June 07, 2018
In their hit song from 1984, Huey Lewis and the News open their lyrics with: “Oh I want a new drug, one that won’t make me sick.” Little did they know how much the use of prescribed and over the counter drugs would increase in the ensuing years. Or maybe they did. It certainly seems like they knew drugs could actually make people sick when their intended purpose is to heal and cure. Frustratingly, many of these drugs have horrible side effects.
While certain prescriptions are necessary, we need to be careful about becoming addicted or reliant on certain drugs. And we need to understand how drugs can influence the gut microbiota (also known as the microbiome). Our bodies are made up of more than 10,000 microbial species. This microbiota includes both good and bad bacteria. Probiotics are good bacteria. They are living organisms that can boost the immune system, aid digestion, and improve the absorption of food and nutrients. The more good bacteria we have, the healthier we are.
Too many drugs mess with this good bacteria. Antibiotics are the ones we know the most about, and people are beginning to realize the effects they have on our bodies. When antibiotics are given to infants, it cannot only immediately alter their gut flora, but it also can lead to the development of chronic pathologies in adults. Alterations in the microbiota can have long-lasting consequences later on in life.
A Better Design
As more and more research comes out on how the health of our gut affects so much else in our bodies and even minds, drug companies are going to have to step up and figure out ways to eliminate the adverse side effects, especially to the gut flora. This simply cannot be ignored as they design new drugs. They will have to make certain that the drugs are not only necessary to control a symptom or body function but must not harm or alter the microbiota.
We are all connected, especially within our bodies. We are learning so much more about the effect the gut has on so many different body functions. You can read about the gut-brain axis, gut-lung axis, gut-liver axis and so forth. Knowing this is key to creating products with the least side effects.
Europe seems to be at the forefront of eliminating specific harmful chemicals such as parabens, from beauty products. Companies around the world, including companies in the US, have taken up this practice. It is imperative that this effort finds its way into drugs and medicines that go straight into our bodies by pharmaceutical regulators all over the world.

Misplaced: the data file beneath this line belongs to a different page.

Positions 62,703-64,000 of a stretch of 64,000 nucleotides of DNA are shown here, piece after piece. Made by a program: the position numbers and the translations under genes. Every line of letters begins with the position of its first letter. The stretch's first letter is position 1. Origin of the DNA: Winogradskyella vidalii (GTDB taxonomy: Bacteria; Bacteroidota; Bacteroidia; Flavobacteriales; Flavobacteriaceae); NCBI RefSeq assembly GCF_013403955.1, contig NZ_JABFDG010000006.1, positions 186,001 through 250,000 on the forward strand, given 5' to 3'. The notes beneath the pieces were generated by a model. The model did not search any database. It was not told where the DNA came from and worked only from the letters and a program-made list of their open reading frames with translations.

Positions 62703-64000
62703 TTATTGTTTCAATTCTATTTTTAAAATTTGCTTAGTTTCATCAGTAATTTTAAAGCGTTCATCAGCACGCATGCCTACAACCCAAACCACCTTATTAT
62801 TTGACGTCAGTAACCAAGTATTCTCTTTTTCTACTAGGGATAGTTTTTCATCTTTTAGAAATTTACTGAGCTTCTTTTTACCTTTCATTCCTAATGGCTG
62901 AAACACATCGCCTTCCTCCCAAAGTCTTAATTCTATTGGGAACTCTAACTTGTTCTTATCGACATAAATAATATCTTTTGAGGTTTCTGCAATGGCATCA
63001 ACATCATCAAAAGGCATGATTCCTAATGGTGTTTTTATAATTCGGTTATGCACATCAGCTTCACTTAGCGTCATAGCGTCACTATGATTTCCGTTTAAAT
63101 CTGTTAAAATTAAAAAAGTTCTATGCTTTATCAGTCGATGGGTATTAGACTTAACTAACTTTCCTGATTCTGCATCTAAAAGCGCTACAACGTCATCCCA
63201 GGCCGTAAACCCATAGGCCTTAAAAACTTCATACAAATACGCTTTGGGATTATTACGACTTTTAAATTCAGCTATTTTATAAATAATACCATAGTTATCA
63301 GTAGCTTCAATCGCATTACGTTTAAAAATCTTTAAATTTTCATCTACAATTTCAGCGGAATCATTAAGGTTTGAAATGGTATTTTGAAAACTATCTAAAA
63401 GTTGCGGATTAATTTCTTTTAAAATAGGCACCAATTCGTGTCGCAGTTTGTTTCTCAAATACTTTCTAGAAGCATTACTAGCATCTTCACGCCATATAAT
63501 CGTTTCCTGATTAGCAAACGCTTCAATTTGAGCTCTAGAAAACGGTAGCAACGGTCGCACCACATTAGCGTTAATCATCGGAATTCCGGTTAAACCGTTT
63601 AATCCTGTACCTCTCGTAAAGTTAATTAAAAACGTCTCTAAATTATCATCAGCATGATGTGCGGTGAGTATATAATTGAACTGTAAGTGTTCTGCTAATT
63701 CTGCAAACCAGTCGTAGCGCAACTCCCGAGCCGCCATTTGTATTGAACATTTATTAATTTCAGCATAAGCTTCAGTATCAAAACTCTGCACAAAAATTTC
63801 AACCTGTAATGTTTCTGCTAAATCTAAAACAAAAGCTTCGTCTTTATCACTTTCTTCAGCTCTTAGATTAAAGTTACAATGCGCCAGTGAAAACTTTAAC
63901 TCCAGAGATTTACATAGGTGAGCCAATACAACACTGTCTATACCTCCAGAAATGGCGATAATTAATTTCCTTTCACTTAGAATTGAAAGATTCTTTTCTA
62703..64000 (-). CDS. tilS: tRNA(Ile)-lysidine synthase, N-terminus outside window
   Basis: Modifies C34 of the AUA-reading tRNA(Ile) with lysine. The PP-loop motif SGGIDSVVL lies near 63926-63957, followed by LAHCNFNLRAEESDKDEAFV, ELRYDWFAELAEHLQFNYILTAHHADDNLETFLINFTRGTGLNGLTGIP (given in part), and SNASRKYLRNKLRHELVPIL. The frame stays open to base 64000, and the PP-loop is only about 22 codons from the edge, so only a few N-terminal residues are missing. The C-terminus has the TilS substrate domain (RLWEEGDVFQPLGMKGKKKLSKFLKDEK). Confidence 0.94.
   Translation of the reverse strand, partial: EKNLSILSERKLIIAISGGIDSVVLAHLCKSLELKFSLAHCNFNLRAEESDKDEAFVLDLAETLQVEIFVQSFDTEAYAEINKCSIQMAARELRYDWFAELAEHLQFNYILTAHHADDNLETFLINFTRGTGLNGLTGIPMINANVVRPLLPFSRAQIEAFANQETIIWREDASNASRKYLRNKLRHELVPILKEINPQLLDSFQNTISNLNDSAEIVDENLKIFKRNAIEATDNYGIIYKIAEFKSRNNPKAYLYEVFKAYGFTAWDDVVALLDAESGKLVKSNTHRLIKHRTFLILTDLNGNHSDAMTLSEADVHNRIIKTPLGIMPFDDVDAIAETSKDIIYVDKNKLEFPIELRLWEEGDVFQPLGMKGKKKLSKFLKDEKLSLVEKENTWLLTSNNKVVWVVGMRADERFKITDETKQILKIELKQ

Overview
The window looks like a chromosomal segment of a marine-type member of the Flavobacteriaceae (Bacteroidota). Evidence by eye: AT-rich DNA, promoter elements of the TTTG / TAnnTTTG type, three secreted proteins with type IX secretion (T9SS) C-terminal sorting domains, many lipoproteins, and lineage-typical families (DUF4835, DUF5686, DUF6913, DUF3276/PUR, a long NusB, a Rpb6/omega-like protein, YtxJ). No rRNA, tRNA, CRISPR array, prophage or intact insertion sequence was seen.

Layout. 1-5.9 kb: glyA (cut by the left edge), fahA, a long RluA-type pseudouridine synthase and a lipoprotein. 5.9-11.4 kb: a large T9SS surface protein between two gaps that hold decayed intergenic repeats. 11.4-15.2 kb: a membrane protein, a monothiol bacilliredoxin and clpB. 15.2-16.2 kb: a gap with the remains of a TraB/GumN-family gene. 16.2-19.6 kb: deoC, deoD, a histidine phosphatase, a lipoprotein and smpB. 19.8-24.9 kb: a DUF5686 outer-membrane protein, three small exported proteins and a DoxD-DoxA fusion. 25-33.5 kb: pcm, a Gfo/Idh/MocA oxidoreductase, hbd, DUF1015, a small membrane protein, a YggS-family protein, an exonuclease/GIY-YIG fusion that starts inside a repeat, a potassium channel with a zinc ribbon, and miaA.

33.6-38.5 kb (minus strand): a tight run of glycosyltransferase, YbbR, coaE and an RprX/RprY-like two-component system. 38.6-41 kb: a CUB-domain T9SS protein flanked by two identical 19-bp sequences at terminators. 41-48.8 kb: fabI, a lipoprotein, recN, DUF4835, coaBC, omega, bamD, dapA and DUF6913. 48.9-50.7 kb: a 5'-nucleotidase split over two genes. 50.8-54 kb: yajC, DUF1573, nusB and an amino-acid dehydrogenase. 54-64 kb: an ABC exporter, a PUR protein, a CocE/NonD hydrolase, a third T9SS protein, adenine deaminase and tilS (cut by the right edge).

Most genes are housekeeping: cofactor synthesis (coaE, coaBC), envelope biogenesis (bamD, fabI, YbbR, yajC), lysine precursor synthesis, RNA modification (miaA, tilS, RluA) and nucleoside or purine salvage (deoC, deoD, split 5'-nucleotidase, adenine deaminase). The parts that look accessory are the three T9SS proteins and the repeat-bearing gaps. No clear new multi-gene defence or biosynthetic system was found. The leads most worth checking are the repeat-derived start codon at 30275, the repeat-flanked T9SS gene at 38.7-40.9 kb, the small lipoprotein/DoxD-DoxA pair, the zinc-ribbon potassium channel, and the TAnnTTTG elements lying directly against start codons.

Not There Yet
Kate Barlow, in her piece “The Microbiome Represents A Paradigm Shift For European Pharmaceutical Regulators” laments that there is a deafening silence from European regulators on this issue. She says they are sorely lagging behind, and that the losers in all of this will be European patients. The situation particularly confuses her, and is all the more hard to understand since Europe has been a leader in microbiome research.
They have all the information and evidence they need. So what are they waiting for? With the incredible growth in both size and numbers of biotech companies, there really should be no excuses. Regulations are needed and must be put in place. It is far too ironic and dangerous to think that companies whose purpose seems to be healing patients would put such little focus on a patient’s actual safety.
Ignoring the fact that drugs influence the microbiome is naïve and dangerous. The studies are all there. One can hope that these drug companies will learn the importance of holistic health, and much sooner than later.
Take Your Health Into Your Own Hands
And yet, there is hope! Great probiotics such as those from Natren will revolutionize medicine. Knowing that there are high quality products out there that can counter the effects of many of these drugs have on the microbiome, should give all of us some hope and peace of mind. We still need to push the drug companies to change, especially as they grow and move forward. And hopefully they will. In the meantime, we can take our health into our own hands and make probiotics a part of our daily routine to improve the health of our microbiombe especially when taking other medications. Our wellbeing depends
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August 13, 2019 2 Comments
We often get asked when is the best time to take probiotics – morning, evening, before or after food. Taking probiotics at any time is better than not taking them at all, of course, but taking probiotics at the right time can optimize the health benefits of this supplement. Staying on a regular routine can be difficult for some people, as hectic lifestyles can make it hard to do anything at the same time each day. Other people take so many medications that they simply add probiotics to the handful of pills they already take, with little regard as to.... [Read More...]